"We inquired about other corners, about other defensive players,'' Sherman said. "That was something we exhausted right up until the other day. I think we exhausted every possibility in this situation. . . . From the outside in, the focus that's been on what Mike did and didn't do -- that's been well-documented, and we don't have to worry about that any more.''
Sherman said it was his doing, not McKenzie's, that McKenzie wasn't on the Packers' sideline for last Sunday's loss to the New York Giants at Lambeau Field.
"It didn't make any sense to me for him to be out there and be a distraction,'' Sherman said. "That was not a final straw.'' . . .
Saints Coach Jim Haslett said at his news conference that it was too soon to know whether McKenzie would play Sunday against the Tampa Bay Buccaneers.
"Any time you can get a starting corner in this league, in this time of the season, it's a great move,'' Haslett said. "He's a heck of a football player. He's a big guy. He's physical. He's tough. He looks like he's smart on the film that I watched of him. He's a guy you can't find in the draft.'' . . .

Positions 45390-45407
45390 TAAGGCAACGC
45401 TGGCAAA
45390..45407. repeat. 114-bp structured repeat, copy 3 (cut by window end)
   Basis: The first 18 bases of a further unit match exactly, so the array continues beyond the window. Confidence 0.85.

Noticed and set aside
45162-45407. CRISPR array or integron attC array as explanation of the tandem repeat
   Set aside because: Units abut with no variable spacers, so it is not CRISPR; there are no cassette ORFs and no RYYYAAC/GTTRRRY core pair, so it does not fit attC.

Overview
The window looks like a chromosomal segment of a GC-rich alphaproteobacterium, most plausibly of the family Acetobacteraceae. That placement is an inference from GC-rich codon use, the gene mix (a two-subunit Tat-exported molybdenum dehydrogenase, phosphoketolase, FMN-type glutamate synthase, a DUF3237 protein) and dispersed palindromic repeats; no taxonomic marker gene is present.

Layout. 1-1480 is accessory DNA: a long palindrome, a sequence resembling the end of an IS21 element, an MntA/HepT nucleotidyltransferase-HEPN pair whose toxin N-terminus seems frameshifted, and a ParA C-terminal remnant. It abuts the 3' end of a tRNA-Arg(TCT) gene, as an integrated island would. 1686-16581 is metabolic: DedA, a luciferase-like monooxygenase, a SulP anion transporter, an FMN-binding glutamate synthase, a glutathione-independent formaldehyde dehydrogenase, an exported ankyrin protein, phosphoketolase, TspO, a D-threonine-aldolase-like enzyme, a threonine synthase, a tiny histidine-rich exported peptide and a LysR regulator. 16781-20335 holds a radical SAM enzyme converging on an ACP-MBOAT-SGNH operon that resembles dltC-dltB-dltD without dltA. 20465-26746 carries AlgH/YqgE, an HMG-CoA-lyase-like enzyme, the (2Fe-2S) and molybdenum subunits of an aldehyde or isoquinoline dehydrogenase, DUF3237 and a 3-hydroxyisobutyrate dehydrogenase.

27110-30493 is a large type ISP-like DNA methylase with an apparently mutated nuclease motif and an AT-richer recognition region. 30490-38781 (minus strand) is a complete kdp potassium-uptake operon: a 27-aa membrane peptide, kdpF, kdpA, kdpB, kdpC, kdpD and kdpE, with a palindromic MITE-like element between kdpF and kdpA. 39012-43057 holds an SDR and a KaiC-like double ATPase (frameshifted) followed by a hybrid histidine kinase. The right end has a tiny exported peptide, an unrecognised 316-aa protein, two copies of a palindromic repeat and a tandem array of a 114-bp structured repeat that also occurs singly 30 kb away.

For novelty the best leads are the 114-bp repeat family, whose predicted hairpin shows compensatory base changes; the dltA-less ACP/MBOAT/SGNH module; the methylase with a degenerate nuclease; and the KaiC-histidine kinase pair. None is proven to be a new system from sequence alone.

The acquisition of O'Sullivan gives the Packers four quarterbacks on their 53-man roster -- Brett Favre, Doug Pederson, Craig Nall and O'Sullivan. But Pederson could be headed to the injured reserve list. He broke a rib and a transverse process (a bony projection off the side of a vertebra that serves as an attachment for muscles and ligaments) during the Giants game after Favre exited with a concussion, and is to be sidelined at least six weeks.
"We had two quarterbacks knocked out of the ballgame, so I don't feel we're overloaded,'' Sherman said. . . .
Favre underwent tests Monday and should be ready to start Monday night against the Tennessee Titans, Sherman said. It was Favre's first concussion since 1995, according to the coach, who indicated that he might withhold Favre from Wednesday's practice but expects the quarterback to practice Thursday. Favre has started 193 consecutive regular season games but has failed to finish the last two games. . . .